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Handling depression in young adults and children in isolation

Posted at 5:47 AM, Aug 19, 2020
and last updated 2020-08-19 07:15:09-04

CINCINNATI — Isolation brought on by the pandemic, in addition to the upcoming school year, may cause an increase in the number of childhood depression cases specialists see, and those specialists have had to come up with new ways of handling these cases.

In the past, some counselors would tell people struggling with depression to get out and socialize more with their peers, but quarantine and isolation has made that difficult.

"The things that we typically would tell kids or even adults to do to manage depression, they weren't able to do it," Carla Seeman, a counselor with Northeast Cincinnati Pediatrics Associates, said. "We're asking a lot of children who developmentally their task is actually to establish relationships."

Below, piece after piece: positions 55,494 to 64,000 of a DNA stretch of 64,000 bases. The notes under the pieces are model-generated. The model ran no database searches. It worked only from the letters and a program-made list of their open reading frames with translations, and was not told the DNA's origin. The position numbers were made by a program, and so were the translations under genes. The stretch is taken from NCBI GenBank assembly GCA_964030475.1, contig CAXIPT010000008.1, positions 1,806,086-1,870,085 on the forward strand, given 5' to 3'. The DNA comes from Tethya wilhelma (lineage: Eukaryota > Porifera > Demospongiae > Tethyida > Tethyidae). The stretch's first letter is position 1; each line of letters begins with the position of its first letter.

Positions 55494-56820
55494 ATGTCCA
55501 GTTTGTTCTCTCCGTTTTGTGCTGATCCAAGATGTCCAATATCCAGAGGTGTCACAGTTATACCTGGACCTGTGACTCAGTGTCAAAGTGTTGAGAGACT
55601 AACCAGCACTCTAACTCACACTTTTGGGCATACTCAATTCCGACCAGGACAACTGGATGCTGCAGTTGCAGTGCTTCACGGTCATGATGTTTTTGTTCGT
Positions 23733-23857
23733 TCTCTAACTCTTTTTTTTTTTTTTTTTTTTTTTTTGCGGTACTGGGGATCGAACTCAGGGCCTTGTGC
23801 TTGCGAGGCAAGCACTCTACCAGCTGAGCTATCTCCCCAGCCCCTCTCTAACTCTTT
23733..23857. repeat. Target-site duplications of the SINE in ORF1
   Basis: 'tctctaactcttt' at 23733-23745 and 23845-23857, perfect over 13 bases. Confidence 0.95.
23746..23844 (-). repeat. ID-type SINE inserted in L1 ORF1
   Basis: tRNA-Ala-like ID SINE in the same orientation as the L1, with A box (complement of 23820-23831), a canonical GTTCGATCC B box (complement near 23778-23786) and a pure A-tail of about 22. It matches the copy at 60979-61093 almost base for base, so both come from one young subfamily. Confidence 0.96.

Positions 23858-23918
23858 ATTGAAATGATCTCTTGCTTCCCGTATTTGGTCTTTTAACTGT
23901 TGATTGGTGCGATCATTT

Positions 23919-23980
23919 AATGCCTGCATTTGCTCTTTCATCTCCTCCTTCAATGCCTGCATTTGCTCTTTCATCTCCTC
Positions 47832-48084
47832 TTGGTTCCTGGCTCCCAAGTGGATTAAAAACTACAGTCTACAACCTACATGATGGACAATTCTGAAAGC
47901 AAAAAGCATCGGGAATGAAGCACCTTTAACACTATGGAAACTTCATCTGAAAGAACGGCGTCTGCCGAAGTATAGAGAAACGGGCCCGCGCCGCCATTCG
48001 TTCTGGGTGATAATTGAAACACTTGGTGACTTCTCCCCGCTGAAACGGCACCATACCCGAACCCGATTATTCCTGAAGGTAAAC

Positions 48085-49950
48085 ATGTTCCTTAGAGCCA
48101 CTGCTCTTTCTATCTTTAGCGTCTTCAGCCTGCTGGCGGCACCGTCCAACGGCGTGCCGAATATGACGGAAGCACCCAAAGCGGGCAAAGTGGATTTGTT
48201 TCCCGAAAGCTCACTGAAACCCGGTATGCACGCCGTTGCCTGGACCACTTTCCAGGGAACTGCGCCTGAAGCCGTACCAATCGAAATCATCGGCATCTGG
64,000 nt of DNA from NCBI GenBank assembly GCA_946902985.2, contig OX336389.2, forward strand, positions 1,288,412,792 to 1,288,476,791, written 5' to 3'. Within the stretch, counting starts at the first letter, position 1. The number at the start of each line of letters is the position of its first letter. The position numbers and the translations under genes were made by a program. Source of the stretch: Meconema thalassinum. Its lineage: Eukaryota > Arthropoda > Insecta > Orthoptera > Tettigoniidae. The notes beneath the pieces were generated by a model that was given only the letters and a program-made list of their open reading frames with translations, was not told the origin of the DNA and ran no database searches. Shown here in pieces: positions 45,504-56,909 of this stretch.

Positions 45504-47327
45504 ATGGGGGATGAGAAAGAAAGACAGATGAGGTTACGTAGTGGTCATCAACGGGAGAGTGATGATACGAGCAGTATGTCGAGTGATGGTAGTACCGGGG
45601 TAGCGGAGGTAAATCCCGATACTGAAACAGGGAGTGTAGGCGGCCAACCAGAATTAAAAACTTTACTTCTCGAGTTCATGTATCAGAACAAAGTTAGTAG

Dr. Tracy Cummings with the Lindner Center of Hope said she thinks isolation caused many people and children to not seek treatment for their mental health.

"I think that's very important for people to not delay their care right now," Cummings said.

Because getting care early is so important, Cummings said she and other specialists started using video chat to reach the people who need treatment.

Other things people and children struggling with depression can do include:

· Increased physical activity or going outside
· Get on a healthy sleep schedule
· Stay off of screens
· If you have to be on a screen, try to have someone sit next to you.

Cummings also said people need to be more understanding of each other right now in these difficult times.

"We have to have a bit of grace towards each other," Cummings said. "A little empathy of what someone else may be experiencing in their particular household."

If you or someone you know is struggling with depression, you can call the Lindner Center of Hope at 513-536-HOPE (4673), or you can visit the Northeast Cincinnati Pediatrics Associate's website here.